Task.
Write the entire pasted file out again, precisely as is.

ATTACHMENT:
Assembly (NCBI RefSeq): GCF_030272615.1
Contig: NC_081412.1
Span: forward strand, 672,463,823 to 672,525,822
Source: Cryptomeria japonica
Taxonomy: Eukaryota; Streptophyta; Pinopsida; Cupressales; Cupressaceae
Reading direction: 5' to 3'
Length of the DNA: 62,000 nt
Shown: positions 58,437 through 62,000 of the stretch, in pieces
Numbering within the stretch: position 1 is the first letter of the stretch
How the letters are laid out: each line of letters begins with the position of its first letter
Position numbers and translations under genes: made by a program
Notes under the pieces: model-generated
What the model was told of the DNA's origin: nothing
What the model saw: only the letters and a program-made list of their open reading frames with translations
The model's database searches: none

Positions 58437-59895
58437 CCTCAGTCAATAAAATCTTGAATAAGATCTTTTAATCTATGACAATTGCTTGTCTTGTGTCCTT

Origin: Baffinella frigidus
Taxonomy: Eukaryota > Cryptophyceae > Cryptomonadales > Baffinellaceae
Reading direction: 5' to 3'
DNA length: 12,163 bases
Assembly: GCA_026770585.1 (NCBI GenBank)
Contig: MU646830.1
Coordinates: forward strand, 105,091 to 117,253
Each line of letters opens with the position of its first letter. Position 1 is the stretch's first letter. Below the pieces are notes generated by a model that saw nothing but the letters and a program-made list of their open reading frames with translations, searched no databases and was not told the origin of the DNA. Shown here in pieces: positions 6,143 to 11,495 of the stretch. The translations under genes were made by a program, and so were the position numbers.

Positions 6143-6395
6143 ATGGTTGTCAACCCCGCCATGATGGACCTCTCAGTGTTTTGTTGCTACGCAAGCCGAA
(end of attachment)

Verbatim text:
Assembly (NCBI RefSeq): GCF_030272615.1
Contig: NC_081412.1
Span: forward strand, 672,463,823 to 672,525,822
Source: Cryptomeria japonica
Taxonomy: Eukaryota; Streptophyta; Pinopsida; Cupressales; Cupressaceae
Reading direction: 5' to 3'
Length of the DNA: 62,000 nt
Shown: positions 58,437 through 62,000 of the stretch, in pieces
Numbering within the stretch: position 1 is the first letter of the stretch
How the letters are laid out: each line of letters begins with the position of its first letter
Position numbers and translations under genes: made by a program
Notes under the pieces: model-generated
What the model was told of the DNA's origin: nothing
What the model saw: only the letters and a program-made list of their open reading frames with translations
The model's database searches: none

Positions 58437-59895
58437 CCTCAGTCAATAAAATCTTGAATAAGATCTTTTAATCTATGACAATTGCTTGTCTTGTGTCCTT

Origin: Baffinella frigidus
Taxonomy: Eukaryota > Cryptophyceae > Cryptomonadales > Baffinellaceae
Reading direction: 5' to 3'
DNA length: 12,163 bases
Assembly: GCA_026770585.1 (NCBI GenBank)
Contig: MU646830.1
Coordinates: forward strand, 105,091 to 117,253
Each line of letters opens with the position of its first letter. Position 1 is the stretch's first letter. Below the pieces are notes generated by a model that saw nothing but the letters and a program-made list of their open reading frames with translations, searched no databases and was not told the origin of the DNA. Shown here in pieces: positions 6,143 to 11,495 of the stretch. The translations under genes were made by a program, and so were the position numbers.

Positions 6143-6395
6143 ATGGTTGTCAACCCCGCCATGATGGACCTCTCAGTGTTTTGTTGCTACGCAAGCCGAA